Whatever the nature of your forecast, there are a few principles that, if applied in the beginning of your forecasting exercise, will give you a step ahead of the complexity. These principles, which I call the forecasting framework, are composed of three dimensions: factorial analysis, past versus future, and cost versus accuracy.
The first step in any good forecasting practice is to split your target variable. Reduce its complexity. Define the lower variables, which actually influence the one you want to forecast. Another simple example: profit (revenues — cost) and revenues (price x sales volume). Assuming price in the short term might be fixed, to predict your revenues you just need to predict your volume. So what are the factors that influence the variability of your volume? New launches of competitors, customer demands?
Once you have identified all the potential influencing factors, assess them in terms of impact and magnitude. Through the assessment you will be able to score each of the factors in terms of their contribution to movement in your target variable.
Depending on the nature of your key factors, you can use different techniques to assess their impact. Each testing technique depends on data availability and the nature of each single factor. Once again, precision is welcome but not necessarily mandatory. As you will have the chance to test and improve your forecasting, the success factor here is to identify the eligible key influencing factors to focus on.
Past versus future
Once you have identified key factors, you need to analyze them. A first step is to split them into categories. Are they existing factors or are they new?
Do you have past history to rely on? If you’re a startup, and want to assess the credit risk of your client, how do you do that? You don’t have a time series; they are all new to your business.
Conversely, if you have a long-standing relationship with your key clients, and your demand is composed of cyclical order, analyzing a time series might provide interesting insight.
Some key factors have a long time series (i.e., pharma sales volume of a branded product launched 20 years ago, IMS data in some markets). Some do not (i.e., the reaction of your target customers to the launch of a new digitalized strategy on Facebook). If you are lucky enough to have a time series, use that. For instance, as said before, you can use regression analysis and see the effect of your competitors’ ADV on your top line. But, if you are missing that, here is what could be done.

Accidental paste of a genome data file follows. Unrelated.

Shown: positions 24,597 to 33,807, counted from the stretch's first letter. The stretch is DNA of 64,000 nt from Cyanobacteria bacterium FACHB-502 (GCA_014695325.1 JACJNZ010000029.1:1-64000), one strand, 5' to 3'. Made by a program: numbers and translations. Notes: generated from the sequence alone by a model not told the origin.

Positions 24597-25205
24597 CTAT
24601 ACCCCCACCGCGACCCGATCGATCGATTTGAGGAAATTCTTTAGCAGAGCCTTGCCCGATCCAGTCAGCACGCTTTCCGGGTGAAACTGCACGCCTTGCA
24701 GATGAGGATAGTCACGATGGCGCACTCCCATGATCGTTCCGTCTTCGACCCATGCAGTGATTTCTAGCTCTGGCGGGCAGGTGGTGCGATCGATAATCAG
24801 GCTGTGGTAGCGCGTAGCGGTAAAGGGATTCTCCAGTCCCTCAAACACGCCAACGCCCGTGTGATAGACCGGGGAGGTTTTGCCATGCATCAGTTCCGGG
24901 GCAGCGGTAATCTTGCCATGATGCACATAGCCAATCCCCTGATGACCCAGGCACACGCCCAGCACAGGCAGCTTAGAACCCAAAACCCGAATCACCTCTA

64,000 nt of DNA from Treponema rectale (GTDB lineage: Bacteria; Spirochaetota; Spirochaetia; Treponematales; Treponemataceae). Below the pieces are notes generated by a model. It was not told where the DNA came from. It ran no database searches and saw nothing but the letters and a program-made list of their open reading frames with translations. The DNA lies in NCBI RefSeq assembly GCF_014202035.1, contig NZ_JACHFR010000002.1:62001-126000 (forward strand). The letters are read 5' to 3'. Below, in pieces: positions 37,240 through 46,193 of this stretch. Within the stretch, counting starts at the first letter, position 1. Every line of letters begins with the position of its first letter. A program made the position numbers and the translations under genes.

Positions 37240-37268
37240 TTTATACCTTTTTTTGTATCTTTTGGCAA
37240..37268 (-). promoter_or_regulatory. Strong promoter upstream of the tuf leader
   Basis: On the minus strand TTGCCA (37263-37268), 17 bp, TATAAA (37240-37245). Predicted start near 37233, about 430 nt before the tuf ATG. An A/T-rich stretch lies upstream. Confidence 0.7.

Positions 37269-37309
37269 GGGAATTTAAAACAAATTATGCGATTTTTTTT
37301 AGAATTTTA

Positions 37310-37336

If your key factors do not show any usable time series, you may find using a proxy to be worthwhile. In this trick, you find a proxy to your key factor. A proxy is a variable that can explain the movement of your key factor. But unlike your key factor, it is measurable. For instance, if you want to target the affluent and growing middle class in the emerging markets, you may find it difficult to measure that. What is the percentage of salary they will be spent on acquiring brand-name drugs? Use a proxy. For instance: you have data from the French pharma market that shows the average percentage of salary spent by the middle class on medicines. You can adapt this proxy, applying a multiple that simulates the lag in achieving a similar percentage. Be creative, you are forecasting; this is a learning exercise.
Cost versus accuracy
Now, you have identified your key factors. You understand the different ways to measure them. The last question then is about forecasting economics.
Measurability is partially influenced by the very first two points, but it is also a separate variable to be addressed. Indeed, measurability is all about a trade-off—if you spend more, will your accuracy be any better?
Clearly, if you have to address a multimillion-dollar manufacturing business, pursuing higher levels of accuracy in your forecast will allow you to save a huge amount of money. Conversely, when exploring the adoption of new and challenging strategies, the most important thing might be the possibility to learn and the consequences of your decision.
This is the most important lesson in forecasting: It’s a process, and most of the time it’s not perfect. Mistakes and inaccuracy are part of the game. You have to refine your forecasting practice, and you have to work to identify areas of improvement. But the value of the forecasting process is clear in that it will teach you a lot.
Luca De Angeli, FP&A, is finance and strategy director at Finox Biotech in Kirchberg, Switzerland.
Read the expanded version of this article at www.AFPonline.org/Exchange.